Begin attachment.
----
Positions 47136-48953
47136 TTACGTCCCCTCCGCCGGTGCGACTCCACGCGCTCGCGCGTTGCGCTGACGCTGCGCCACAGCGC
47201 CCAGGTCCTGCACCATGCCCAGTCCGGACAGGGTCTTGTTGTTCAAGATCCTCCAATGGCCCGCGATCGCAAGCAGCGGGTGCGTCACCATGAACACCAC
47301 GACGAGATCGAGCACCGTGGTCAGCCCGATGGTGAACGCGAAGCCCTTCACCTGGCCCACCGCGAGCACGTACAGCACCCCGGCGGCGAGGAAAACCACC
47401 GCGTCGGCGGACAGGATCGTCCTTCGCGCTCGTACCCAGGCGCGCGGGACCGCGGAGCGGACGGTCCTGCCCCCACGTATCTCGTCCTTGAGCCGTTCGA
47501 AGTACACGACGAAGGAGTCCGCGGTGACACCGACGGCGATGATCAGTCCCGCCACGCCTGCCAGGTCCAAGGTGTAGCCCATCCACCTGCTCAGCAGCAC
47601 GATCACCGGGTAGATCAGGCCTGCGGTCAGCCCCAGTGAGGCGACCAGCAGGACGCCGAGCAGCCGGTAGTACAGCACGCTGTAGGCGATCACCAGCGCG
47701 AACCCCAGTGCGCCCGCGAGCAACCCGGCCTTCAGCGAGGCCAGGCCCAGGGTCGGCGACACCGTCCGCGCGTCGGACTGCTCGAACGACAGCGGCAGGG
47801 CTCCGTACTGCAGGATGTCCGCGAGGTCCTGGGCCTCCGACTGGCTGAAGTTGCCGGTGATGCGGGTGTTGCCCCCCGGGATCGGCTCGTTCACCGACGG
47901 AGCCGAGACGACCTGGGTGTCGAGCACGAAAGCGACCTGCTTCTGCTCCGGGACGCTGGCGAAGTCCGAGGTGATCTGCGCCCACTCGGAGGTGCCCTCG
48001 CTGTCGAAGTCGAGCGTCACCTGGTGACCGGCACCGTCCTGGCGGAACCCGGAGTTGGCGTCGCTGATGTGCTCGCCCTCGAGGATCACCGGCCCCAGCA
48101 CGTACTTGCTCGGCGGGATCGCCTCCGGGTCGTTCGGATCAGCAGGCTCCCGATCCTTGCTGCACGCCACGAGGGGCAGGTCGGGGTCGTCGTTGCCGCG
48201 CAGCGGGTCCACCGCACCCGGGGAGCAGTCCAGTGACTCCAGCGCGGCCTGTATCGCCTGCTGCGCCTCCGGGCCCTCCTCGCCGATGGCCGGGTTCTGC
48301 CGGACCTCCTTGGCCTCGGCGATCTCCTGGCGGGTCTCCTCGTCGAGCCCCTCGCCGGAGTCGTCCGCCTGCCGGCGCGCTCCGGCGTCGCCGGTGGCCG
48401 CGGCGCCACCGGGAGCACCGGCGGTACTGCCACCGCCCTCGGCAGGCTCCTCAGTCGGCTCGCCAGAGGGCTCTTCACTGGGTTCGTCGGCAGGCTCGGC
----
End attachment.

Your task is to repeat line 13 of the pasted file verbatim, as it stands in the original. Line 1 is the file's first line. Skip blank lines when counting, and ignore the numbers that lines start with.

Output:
48201 CAGCGGGTCCACCGCACCCGGGGAGCAGTCCAGTGACTCCAGCGCGGCCTGTATCGCCTGCTGCGCCTCCGGGCCCTCCTCGCCGATGGCCGGGTTCTGC